Flashcards in Chpt 26 PATHOPHYSIOLOGY OF BURN INJURY Deck (16):
What is burns path
Burns are complex injuries with loss of tissue integrity that cause patients to develop many physiologic, metabolic, and psychological changes.
The tissue destruction caused by a burn injury affects
fluid and electrolyte balance, and leads to local and systemic problems, including fluid and protein losses, sepsis, and changes in metabolic, endocrine, respiratory, cardiac, hematologic, and immune functioning.
the epidermis is the only part of the skin that is injured.
involves the entire epidermis and varying depths of the dermis
destruction of the entire epidermis and dermis, leaving no true skin cells to repopulate; therefore, skin will not regrow.
After a burn injury, there is a massive fluid loss through
Blood vessels to the burned skin are occluded, and blood flow is reduced or stopped.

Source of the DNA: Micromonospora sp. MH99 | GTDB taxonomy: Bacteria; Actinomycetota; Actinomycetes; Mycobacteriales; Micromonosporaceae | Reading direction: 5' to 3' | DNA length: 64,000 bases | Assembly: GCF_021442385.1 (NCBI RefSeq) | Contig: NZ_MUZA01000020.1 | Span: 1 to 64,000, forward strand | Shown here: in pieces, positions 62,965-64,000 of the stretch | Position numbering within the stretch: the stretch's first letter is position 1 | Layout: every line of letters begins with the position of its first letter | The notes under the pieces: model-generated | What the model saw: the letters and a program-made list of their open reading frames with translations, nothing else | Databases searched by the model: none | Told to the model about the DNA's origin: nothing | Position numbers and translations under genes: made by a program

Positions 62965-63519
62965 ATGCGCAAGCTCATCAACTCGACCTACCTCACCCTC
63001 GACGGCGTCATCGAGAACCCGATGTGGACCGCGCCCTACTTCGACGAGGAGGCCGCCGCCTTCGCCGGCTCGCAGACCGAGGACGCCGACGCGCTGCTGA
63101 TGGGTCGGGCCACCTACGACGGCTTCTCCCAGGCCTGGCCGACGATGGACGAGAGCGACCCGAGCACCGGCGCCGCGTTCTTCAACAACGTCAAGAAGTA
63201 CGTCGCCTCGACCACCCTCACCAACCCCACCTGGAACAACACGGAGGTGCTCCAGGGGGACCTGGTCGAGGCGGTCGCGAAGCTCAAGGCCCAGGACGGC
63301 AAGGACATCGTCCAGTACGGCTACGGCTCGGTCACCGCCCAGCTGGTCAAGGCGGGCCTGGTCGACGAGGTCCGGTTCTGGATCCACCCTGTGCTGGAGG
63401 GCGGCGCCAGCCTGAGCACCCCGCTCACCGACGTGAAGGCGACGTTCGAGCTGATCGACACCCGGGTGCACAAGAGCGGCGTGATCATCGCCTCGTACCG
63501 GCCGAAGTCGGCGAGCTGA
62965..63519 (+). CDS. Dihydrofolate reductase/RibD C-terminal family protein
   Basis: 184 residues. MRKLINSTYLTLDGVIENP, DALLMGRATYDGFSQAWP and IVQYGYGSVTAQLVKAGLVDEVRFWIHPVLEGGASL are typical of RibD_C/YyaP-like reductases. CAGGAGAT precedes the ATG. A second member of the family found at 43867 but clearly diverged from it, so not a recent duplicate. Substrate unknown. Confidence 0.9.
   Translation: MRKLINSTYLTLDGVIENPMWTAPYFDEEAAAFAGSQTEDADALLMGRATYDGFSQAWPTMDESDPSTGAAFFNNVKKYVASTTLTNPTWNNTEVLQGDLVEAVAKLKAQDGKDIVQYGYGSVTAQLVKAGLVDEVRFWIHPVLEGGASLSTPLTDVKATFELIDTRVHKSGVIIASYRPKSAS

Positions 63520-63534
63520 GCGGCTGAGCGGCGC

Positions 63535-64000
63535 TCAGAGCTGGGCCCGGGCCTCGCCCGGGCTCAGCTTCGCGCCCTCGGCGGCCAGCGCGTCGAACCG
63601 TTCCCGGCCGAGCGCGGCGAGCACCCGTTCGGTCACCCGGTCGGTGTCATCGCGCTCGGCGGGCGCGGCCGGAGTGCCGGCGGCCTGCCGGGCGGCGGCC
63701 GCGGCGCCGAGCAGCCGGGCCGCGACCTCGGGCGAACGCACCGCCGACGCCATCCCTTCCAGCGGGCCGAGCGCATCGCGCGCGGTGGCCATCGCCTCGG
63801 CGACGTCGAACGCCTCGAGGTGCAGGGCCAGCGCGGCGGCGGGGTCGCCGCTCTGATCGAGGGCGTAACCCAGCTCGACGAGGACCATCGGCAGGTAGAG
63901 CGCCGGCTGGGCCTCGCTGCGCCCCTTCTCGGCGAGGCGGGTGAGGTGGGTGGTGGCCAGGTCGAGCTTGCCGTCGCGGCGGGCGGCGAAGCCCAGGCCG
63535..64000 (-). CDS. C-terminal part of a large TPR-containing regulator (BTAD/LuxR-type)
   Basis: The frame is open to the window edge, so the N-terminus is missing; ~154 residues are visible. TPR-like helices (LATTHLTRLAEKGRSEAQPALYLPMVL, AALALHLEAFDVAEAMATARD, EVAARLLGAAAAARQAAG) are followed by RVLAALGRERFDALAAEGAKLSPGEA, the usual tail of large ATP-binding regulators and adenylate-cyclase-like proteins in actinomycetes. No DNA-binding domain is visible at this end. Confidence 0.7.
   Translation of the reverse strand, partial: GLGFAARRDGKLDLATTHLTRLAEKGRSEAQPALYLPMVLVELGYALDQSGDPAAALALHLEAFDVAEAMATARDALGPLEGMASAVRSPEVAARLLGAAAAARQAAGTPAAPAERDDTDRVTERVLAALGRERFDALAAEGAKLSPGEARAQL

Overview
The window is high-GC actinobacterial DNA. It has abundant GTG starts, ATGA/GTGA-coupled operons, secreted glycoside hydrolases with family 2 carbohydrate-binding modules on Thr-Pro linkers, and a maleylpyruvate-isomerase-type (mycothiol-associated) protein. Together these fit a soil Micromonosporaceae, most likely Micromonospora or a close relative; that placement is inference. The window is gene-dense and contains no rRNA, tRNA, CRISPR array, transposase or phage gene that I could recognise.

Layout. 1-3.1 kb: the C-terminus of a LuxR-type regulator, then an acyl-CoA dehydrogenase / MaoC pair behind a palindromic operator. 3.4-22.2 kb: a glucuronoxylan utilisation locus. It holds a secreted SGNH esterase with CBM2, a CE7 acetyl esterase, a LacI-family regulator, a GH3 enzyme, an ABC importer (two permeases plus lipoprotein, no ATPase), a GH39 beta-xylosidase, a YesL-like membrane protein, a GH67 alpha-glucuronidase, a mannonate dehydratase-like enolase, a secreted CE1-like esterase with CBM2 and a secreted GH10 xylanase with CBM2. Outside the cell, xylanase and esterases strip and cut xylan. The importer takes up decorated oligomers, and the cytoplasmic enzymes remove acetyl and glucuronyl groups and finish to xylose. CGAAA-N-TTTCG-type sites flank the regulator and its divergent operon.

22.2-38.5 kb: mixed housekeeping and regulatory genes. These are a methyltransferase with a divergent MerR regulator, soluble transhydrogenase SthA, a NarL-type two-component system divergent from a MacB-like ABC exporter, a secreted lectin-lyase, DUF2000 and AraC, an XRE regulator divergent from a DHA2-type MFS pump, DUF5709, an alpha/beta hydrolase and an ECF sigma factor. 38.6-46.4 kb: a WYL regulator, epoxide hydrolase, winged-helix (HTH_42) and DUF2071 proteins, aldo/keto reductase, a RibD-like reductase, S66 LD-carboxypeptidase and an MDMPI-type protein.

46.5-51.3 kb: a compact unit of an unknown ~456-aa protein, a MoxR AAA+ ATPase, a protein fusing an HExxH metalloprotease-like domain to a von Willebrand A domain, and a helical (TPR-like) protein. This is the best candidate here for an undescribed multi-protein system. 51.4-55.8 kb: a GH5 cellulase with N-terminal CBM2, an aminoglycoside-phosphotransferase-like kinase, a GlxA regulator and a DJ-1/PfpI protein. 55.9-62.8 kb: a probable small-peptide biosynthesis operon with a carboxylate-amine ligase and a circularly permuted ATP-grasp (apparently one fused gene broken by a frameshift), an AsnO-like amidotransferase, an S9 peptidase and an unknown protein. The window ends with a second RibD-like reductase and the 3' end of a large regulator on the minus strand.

• Damaged macrophages within the tissues release chemical mediators that cause blood vessel constriction.
• Blood vessel thrombosis may occur, causing necrosis
fluid shift occurs after initial vasoconstriction
dilating and leaking fluids into the interstitial space
continuous leak of plasma fluids and proteins from the vascular space into the interstitial space, which
decreases blood volume and blood pressure.
Profound disruptions of fluid and electrolyte balance and acid-base balance
imbalances include hypovolemia, metabolic acidosis, hyperkalemia, and hyponatremia.
Fluid remobilization starts about
24 hours after injury, when the capillary leak stops and capillary integrity is restored.
diuretic stage begins at about
48 to 72 hours after the burn injury as capillary membrane integrity returns.
Heart rate increases and cardiac output decreases because of
the initial fluid shifts and hypovolemia that occur after a burn injury.
Cardiac output may remain low until
18 to 36 hours after the burn injury.
Cardiac output increases with
fluid resuscitation and reaches normal levels before plasma volume is restored completely.